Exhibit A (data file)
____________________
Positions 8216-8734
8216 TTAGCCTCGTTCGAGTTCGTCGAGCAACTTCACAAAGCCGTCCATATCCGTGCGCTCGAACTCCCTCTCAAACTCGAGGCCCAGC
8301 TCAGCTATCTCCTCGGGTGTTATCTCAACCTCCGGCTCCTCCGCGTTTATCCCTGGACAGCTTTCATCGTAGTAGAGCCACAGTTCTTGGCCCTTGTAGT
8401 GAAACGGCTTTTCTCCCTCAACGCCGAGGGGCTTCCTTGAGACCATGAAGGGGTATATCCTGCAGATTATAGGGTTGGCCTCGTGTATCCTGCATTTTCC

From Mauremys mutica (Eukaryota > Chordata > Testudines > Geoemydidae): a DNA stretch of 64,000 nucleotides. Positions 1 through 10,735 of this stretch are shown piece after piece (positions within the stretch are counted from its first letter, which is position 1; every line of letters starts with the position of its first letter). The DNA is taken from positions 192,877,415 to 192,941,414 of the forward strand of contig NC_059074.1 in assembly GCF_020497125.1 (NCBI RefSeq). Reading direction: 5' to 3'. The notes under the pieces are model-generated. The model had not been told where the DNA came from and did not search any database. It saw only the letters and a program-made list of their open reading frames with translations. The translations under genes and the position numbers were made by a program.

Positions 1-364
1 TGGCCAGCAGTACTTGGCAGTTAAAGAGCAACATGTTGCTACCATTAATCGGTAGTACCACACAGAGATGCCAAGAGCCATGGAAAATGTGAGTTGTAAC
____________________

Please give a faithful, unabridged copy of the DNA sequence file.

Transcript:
Positions 8216-8734
8216 TTAGCCTCGTTCGAGTTCGTCGAGCAACTTCACAAAGCCGTCCATATCCGTGCGCTCGAACTCCCTCTCAAACTCGAGGCCCAGC
8301 TCAGCTATCTCCTCGGGTGTTATCTCAACCTCCGGCTCCTCCGCGTTTATCCCTGGACAGCTTTCATCGTAGTAGAGCCACAGTTCTTGGCCCTTGTAGT
8401 GAAACGGCTTTTCTCCCTCAACGCCGAGGGGCTTCCTTGAGACCATGAAGGGGTATATCCTGCAGATTATAGGGTTGGCCTCGTGTATCCTGCATTTTCC

From Mauremys mutica (Eukaryota > Chordata > Testudines > Geoemydidae): a DNA stretch of 64,000 nucleotides. Positions 1 through 10,735 of this stretch are shown piece after piece (positions within the stretch are counted from its first letter, which is position 1; every line of letters starts with the position of its first letter). The DNA is taken from positions 192,877,415 to 192,941,414 of the forward strand of contig NC_059074.1 in assembly GCF_020497125.1 (NCBI RefSeq). Reading direction: 5' to 3'. The notes under the pieces are model-generated. The model had not been told where the DNA came from and did not search any database. It saw only the letters and a program-made list of their open reading frames with translations. The translations under genes and the position numbers were made by a program.

Positions 1-364
1 TGGCCAGCAGTACTTGGCAGTTAAAGAGCAACATGTTGCTACCATTAATCGGTAGTACCACACAGAGATGCCAAGAGCCATGGAAAATGTGAGTTGTAAC